2005Director: Stuart Gordon
Cast: William H. Macy, Rebecca Pidgeon, Julia Stiles
mbarking upon a journey of self-discovery, Edmond learns to speak his mind, to express himself, and to appreciate the beauty of that bag blowing in the wind. Leaving his tiresome wife because she cannot fulfill him, Edmond heroically convinces a girl thirty years his junior to sleep with him. He realizes, to borrow a phrase, that no law can be sacred to him but that of his own nature. Thankfully, for those of us who aren’t ready for another rendition of The Hours, Edmond is a vicious bigot. Following his inner truth involves murdering the black men who mug him and the gay men who give him sass.
Based on a David Mamet play, Edmond features a fine performance by William H. Macy in the titular role. Ultimately, these two names are all that matter as, although not exactly stagy, the cinematic techniques are very conventional. The mystical mise-en-scene alerts us that fate is about to intervene, the lighting signifies the seediness of New York City, and so forth. Despite merely acceptable visuals, the screenplay crackles.
Edmond values collision over continuity, like any good play with characters composed of pure ideology. Therefore, all of the players are largely incoherent in terms of psychological realism. Rather, each person exists solely as a constantly shifting challenge to Edmond, developing as the antitheses to his ongoing quest for truth. Edmond first seeks sexual liberation. As he wanders the city, armies of women beg to do him sexual favors. Far from indulging the nonconformist, society soon demands recompense. Ecstasy awaits, but only if you can make change for a twenty. Two dollars to get into the peep show and ten for a dance: Edmond reluctantly forks over the cash, but is horrified to discover that the separating pane of glass won’t retract. Candidly telling a hooker that he “doesn’t want to be taken advantage of,” Edmond firmly trusts in the common decency of the back alleys.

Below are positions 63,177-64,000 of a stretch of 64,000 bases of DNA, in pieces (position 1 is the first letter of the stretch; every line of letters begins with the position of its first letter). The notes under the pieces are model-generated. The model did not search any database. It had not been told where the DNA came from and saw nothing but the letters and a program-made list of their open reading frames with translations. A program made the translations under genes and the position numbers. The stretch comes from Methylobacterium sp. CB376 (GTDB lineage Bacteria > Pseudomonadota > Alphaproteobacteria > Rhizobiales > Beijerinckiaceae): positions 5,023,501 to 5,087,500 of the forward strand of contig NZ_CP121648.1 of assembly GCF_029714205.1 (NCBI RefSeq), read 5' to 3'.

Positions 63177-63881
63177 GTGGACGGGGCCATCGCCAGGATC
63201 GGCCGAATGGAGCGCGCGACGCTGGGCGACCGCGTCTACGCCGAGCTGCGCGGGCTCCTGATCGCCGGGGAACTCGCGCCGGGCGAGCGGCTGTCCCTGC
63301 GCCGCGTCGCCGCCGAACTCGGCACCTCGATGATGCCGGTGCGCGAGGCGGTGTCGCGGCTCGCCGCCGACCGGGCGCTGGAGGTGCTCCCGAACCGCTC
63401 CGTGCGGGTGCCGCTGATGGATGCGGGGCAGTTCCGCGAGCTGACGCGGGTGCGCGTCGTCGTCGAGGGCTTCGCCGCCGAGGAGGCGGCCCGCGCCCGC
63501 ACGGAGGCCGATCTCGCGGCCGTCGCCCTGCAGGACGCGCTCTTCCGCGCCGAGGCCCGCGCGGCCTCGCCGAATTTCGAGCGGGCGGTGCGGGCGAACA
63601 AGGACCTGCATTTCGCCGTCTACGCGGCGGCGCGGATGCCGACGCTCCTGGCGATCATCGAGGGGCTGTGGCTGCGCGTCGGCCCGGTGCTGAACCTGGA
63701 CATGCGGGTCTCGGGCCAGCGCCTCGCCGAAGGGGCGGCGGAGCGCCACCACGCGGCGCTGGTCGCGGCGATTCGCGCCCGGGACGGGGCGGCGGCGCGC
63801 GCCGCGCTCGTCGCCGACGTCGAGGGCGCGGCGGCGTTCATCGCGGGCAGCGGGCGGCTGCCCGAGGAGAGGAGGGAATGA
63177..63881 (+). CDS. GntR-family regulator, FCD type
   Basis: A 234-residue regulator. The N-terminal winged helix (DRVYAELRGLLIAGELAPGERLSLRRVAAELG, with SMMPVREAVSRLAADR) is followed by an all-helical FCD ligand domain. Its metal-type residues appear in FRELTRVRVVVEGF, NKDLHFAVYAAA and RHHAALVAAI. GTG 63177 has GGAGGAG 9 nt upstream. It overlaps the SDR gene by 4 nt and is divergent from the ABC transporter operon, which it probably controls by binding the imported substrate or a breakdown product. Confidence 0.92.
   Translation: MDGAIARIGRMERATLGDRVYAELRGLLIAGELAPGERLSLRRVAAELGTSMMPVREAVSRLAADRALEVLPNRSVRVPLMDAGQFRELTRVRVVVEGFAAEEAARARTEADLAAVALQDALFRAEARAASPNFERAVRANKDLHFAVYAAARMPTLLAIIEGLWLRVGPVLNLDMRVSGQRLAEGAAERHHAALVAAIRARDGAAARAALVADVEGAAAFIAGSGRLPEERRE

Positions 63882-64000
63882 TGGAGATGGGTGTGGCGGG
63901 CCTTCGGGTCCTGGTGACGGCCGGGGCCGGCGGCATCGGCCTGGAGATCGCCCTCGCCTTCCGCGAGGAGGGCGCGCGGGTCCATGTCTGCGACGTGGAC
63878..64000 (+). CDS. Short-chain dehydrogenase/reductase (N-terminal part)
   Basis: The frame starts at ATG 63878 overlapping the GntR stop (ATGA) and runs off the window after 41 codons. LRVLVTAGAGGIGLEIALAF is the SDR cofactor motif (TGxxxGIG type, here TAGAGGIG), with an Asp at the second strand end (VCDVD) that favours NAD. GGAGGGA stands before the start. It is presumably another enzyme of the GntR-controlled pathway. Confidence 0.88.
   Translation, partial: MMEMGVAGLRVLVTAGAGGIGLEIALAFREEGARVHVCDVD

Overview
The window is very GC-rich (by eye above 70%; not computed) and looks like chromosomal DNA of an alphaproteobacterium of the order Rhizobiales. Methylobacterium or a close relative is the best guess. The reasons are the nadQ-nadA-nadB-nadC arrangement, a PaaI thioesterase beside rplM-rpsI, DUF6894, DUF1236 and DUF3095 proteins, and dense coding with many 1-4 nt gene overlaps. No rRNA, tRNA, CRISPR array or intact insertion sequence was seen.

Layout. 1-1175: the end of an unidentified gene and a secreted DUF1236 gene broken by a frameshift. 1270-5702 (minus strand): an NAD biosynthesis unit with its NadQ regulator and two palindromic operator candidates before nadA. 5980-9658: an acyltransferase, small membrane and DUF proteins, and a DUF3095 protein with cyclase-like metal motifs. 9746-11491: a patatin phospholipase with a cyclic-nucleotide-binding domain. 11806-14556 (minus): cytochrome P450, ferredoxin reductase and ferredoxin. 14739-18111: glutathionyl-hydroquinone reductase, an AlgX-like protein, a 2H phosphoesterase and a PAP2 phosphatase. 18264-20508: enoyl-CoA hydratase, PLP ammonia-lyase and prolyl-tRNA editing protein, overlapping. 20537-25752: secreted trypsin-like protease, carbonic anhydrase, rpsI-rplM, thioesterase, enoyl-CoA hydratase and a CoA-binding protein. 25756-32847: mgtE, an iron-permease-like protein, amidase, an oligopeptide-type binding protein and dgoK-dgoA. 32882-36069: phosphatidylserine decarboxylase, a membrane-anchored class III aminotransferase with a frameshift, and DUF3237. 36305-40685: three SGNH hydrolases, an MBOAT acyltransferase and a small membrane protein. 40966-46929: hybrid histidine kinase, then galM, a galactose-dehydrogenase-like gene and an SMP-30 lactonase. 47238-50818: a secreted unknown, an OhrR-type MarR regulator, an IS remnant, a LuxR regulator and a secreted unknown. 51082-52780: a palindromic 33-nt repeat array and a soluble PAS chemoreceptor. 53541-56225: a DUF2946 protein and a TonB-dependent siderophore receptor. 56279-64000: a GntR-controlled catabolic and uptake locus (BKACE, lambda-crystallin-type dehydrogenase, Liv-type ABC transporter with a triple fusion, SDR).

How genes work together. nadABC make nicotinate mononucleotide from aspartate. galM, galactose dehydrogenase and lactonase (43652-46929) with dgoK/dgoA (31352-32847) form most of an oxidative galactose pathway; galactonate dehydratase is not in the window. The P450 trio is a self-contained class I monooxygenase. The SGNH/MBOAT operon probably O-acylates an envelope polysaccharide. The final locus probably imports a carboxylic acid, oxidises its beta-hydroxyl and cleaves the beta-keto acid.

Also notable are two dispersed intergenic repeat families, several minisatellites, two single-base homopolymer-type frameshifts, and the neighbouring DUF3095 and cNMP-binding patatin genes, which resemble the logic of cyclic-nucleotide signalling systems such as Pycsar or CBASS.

He also nobly bears the white man’s burden. When accosted by a black man, Edmond, hurling racial epithets, virtuously crushes the skull of his would-be oppressor. He matter-of-factly bemoans his own superiority, advising his own race to adopt the carefree attitudes of their darker brothers. The man’s belief system, however hilarious, is hardly the point. The laws of his own imaginary society are so outdated that Edmond gallantly transcends all morality. Leaving only a dog-like desire to live passionately, all conception of good and evil recedes before this modern day Don Quixote. Begrudgingly extending admiration to the church and the jail, merely because they effectively cage the deepest soul of humanity, Edmond is a welcome antidote to years of Disney movies.
Edmond is currently playing in limited release.